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Lending of first versus lending of last resort: The Bulgarian financial crisis of 1996/1997

  • Berlemann, Michael
  • Nenovsky, Nikolay

In 1996/1997 Bulgaria was hit by a severe financial crisis, spreading from a banking crisis to a currency crisis. However, in comparison to the Asian, the Russian or the recent Tango Crisis the Bulgarian Crisis did arouse relatively low international interest. We argue that the Bulgarian Financial Crisis might serve as an illustrative example of a twin crisis involving both a currency and a banking crisis. While the Bulgarian Crisis had some properties of so-called fundamental crises, as explained by first generation models of currency crises, the severity of the crisis was primarily due to systematic moral hazard behaviour of the banking sector. Special attention is paid to the crucial role the Bulgarian National Bank played in the pre-crisis and during the crisis period when acting more as a lender of first than a lender of last resort. We also show how Bulgaria managed to overcome the crisis by introducing a second generation currency board allowing the central bank to act as a strictly limited lender of last resort thereby making the country less prone to a financial crisis in the future.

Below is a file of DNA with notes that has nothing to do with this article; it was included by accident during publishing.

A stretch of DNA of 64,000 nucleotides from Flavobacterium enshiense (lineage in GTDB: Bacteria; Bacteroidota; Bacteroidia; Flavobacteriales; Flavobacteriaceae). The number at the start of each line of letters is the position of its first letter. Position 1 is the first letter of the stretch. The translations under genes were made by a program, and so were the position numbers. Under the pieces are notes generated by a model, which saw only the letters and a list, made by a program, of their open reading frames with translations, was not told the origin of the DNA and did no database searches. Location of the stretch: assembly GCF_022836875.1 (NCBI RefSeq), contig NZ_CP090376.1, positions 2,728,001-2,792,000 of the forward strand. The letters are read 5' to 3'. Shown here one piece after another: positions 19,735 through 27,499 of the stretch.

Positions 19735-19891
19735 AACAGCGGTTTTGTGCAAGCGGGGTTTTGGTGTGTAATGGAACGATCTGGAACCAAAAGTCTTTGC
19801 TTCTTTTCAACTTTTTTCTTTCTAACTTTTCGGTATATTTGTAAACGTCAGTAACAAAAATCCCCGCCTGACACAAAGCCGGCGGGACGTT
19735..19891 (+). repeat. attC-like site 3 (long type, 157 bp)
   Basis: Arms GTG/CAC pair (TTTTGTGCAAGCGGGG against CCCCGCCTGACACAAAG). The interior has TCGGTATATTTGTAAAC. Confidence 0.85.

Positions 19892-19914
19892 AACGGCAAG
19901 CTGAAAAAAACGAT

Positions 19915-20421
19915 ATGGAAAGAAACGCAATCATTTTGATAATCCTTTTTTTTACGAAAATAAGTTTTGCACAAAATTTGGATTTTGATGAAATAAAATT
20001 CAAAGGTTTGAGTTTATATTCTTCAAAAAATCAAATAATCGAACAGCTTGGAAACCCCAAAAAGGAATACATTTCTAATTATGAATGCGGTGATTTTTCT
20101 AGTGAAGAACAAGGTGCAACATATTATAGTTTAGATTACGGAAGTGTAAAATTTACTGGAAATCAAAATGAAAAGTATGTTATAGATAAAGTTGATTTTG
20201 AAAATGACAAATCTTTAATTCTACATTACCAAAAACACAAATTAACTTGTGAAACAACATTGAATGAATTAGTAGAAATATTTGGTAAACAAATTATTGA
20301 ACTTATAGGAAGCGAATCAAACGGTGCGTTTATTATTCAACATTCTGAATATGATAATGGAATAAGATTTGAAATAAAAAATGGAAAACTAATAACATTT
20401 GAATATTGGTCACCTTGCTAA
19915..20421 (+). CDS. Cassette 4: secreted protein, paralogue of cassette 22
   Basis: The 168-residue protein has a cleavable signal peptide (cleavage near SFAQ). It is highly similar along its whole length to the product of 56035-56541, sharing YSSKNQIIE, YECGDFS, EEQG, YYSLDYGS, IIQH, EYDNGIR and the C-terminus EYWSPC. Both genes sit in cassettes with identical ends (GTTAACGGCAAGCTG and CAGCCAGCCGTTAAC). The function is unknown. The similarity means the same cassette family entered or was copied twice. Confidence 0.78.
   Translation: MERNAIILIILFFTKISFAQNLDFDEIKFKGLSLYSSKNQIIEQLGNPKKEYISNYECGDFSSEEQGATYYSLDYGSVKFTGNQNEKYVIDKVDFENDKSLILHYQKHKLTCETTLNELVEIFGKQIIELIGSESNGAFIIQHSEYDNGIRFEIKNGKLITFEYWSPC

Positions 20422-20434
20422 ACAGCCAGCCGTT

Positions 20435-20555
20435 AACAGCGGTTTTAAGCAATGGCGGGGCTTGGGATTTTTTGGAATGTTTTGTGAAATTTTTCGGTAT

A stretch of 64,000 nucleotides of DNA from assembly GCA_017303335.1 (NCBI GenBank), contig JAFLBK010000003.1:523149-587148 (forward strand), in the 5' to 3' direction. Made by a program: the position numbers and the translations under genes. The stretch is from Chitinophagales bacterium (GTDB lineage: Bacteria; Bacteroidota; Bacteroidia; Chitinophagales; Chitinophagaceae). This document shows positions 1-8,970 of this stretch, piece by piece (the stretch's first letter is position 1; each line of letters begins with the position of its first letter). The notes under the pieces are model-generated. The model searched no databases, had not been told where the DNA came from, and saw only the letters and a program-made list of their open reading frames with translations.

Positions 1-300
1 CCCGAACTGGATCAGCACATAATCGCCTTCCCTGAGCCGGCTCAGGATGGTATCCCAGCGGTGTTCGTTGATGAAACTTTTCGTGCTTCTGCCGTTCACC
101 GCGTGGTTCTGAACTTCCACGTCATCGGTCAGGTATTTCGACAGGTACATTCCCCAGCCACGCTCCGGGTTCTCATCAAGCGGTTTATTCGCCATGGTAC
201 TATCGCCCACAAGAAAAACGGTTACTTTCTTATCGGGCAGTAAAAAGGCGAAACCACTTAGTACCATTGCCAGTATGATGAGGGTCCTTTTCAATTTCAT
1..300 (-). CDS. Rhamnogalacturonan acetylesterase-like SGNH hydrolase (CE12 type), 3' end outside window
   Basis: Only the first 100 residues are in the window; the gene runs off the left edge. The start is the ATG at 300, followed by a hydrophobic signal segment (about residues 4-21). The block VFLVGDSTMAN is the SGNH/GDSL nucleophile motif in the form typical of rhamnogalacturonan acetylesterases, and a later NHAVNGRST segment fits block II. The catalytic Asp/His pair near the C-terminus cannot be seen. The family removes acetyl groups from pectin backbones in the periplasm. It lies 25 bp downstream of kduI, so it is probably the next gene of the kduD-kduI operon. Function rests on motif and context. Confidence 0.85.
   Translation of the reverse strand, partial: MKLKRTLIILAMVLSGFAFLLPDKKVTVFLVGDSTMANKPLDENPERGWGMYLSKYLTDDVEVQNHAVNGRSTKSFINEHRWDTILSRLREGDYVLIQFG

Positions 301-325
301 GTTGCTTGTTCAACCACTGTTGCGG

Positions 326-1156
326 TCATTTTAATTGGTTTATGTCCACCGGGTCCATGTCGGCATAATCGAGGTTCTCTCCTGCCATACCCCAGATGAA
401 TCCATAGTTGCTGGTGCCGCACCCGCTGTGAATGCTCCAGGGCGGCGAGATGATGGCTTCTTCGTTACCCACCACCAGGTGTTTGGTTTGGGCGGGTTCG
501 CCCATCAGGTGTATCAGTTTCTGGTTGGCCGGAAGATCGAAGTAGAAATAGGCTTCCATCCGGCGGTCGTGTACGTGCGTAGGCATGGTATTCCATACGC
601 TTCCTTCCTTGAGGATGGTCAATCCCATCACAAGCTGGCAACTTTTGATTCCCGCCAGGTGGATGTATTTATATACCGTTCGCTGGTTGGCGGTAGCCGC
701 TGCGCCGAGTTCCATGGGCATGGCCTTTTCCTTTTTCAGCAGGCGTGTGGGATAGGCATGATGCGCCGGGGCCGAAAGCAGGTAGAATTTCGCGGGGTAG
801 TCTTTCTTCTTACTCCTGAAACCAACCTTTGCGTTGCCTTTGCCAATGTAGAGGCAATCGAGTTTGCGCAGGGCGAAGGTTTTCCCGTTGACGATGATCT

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Paper provided by Dresden University of Technology, Faculty of Business and Economics, Department of Economics in its series Dresden Discussion Paper Series in Economics with number 11/03.

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Date of creation: 2003
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Handle: RePEc:zbw:tuddps:1103
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